Lesions of the nucleus accumbens shell can reduce activity in the elevated plus-maze

Rachel Rutter Horsley, Christine Norman, Helen J. Cassaday

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9 Citations (SciVal)


Across different behavioural tasks, nucleus accumbens (n.acc) lesions have generated conflicting effects on locomotor activity and in particular, the relative roles of the n.acc shell and core subfields in this have been controversial. To date there is only one study examining effects of lesions to the medial n.acc on elevated plus-maze (EPM) behaviour; these lesions were shown to increase both locomotor and exploratory activity. Given the well-documented distinction between shell and core, the present study sought to extend previous research by testing lesions selective to each n.acc subfield in the EPM.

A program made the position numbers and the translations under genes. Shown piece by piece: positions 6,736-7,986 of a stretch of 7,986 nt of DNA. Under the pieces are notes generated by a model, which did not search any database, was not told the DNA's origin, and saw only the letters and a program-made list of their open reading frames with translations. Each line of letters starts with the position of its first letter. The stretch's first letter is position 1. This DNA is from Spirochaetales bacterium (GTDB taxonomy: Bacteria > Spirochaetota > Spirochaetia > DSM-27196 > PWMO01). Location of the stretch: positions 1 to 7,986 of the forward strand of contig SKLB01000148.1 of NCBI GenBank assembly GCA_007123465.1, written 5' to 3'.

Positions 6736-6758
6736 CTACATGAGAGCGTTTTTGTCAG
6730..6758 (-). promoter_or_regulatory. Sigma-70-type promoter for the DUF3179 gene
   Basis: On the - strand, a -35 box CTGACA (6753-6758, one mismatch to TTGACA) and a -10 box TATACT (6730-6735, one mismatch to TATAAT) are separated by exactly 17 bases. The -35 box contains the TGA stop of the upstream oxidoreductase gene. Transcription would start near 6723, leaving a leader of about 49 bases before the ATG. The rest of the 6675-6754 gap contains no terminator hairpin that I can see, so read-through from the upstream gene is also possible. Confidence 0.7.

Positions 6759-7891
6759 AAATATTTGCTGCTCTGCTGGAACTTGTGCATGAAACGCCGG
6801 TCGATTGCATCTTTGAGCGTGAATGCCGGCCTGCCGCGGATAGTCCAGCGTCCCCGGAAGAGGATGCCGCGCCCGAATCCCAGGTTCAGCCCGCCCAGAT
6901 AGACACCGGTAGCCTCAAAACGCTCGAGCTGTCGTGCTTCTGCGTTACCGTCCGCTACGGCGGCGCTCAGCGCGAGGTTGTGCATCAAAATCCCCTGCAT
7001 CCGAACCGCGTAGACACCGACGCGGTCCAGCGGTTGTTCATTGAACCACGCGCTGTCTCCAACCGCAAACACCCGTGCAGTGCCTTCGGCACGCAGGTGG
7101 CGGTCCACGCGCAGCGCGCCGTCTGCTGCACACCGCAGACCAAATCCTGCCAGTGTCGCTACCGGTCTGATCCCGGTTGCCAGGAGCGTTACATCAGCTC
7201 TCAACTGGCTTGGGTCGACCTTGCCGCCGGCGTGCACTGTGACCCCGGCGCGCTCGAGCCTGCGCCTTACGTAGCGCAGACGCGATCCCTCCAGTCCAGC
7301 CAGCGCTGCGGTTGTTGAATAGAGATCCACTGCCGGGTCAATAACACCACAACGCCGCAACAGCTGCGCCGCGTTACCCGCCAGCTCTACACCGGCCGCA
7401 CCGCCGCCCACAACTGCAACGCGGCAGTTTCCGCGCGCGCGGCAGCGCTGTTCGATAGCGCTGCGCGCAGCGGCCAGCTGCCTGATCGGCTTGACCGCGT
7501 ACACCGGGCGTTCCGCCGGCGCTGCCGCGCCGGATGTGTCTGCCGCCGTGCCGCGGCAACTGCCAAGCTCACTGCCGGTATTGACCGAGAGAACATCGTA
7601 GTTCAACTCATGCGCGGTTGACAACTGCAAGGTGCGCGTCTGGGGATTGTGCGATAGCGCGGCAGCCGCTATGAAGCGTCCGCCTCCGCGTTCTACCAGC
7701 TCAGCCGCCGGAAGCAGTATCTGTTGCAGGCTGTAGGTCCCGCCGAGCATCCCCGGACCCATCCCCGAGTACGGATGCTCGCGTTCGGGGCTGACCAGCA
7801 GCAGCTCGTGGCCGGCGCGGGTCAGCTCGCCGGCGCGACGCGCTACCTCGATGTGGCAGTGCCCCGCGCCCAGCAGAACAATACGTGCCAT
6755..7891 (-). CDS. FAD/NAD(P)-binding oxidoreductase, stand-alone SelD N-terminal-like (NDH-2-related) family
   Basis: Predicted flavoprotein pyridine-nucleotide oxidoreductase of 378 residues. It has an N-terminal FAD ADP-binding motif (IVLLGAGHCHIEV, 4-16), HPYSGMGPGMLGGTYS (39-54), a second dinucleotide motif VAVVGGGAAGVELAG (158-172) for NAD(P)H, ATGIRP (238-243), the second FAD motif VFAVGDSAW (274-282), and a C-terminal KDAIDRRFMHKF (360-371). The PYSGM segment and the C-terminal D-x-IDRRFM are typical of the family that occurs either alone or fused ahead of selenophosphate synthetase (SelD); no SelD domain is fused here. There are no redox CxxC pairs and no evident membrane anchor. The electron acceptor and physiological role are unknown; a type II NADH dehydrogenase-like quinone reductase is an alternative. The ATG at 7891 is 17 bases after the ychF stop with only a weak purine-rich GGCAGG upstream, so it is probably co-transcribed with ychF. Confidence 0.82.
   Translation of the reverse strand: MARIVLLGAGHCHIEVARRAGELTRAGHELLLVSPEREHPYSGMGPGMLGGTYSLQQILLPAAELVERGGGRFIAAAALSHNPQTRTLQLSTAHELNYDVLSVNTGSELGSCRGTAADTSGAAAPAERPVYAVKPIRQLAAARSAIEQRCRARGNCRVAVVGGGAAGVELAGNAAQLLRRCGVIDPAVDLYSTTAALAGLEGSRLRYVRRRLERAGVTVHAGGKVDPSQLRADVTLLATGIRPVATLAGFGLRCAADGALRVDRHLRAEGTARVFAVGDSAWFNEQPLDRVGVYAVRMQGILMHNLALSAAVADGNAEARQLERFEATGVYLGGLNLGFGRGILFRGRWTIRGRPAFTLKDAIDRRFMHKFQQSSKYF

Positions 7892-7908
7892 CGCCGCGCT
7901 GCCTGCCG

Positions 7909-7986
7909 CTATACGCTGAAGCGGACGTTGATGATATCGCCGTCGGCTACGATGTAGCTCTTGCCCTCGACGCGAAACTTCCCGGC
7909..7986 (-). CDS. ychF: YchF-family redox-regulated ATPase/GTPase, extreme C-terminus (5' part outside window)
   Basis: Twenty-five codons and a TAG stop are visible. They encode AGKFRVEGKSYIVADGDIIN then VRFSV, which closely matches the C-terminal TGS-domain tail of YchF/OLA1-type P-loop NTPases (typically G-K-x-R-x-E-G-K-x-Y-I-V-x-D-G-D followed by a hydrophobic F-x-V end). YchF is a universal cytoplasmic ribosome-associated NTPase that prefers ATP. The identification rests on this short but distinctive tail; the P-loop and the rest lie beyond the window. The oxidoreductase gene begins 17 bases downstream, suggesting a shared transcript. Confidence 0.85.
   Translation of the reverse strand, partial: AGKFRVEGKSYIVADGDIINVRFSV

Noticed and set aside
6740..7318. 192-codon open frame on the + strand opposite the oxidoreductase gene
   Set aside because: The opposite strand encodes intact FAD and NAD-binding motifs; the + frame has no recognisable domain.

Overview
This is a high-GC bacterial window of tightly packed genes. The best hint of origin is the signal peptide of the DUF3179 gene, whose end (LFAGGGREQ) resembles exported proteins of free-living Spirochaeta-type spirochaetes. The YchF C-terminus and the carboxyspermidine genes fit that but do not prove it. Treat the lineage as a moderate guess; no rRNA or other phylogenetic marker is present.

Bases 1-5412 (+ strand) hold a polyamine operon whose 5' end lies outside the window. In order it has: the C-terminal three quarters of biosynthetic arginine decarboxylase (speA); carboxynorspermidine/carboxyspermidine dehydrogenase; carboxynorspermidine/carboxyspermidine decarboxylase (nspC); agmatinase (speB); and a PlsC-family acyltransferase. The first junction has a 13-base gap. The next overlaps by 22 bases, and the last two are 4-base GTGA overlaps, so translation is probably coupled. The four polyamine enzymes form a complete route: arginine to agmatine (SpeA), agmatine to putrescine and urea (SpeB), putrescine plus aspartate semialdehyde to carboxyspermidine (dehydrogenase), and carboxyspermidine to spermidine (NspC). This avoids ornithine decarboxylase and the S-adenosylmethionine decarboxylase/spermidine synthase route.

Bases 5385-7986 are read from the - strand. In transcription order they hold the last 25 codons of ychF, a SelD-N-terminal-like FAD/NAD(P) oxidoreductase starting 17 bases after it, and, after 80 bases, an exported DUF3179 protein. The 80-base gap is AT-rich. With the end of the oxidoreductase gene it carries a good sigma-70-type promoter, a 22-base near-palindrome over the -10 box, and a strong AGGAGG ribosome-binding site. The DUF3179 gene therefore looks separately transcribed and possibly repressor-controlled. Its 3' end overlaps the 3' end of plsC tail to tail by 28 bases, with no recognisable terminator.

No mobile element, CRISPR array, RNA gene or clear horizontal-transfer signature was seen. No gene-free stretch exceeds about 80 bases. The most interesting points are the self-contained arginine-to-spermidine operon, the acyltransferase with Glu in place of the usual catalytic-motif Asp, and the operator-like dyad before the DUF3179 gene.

Results showed no statistical differences between core lesioned and sham-operated animals on any measure. In contrast, shell lesions consistently reduced locomotion and exploratory activity. This direction of effects is opposite to that previously observed after medial n.acc. lesions. In conclusion, locomotion and exploratory activity were clearly reduced by shell but not core lesions, consistent with other evidence for the functional heterogeneity of n.acc shell and core.
Original languageEnglish
Pages (from-to)906-914
Number of pages9
JournalProgress in Neuro-Psychopharmacology and Biological Psychiatry
Issue number4
Early online date20 Feb 2007
Publication statusPublished - 09 May 2007


  • anxiety
  • dopamine
  • electrolytic
  • elevated plus maze
  • lesion
  • locomotion
  • nucleus accumbens
  • rat


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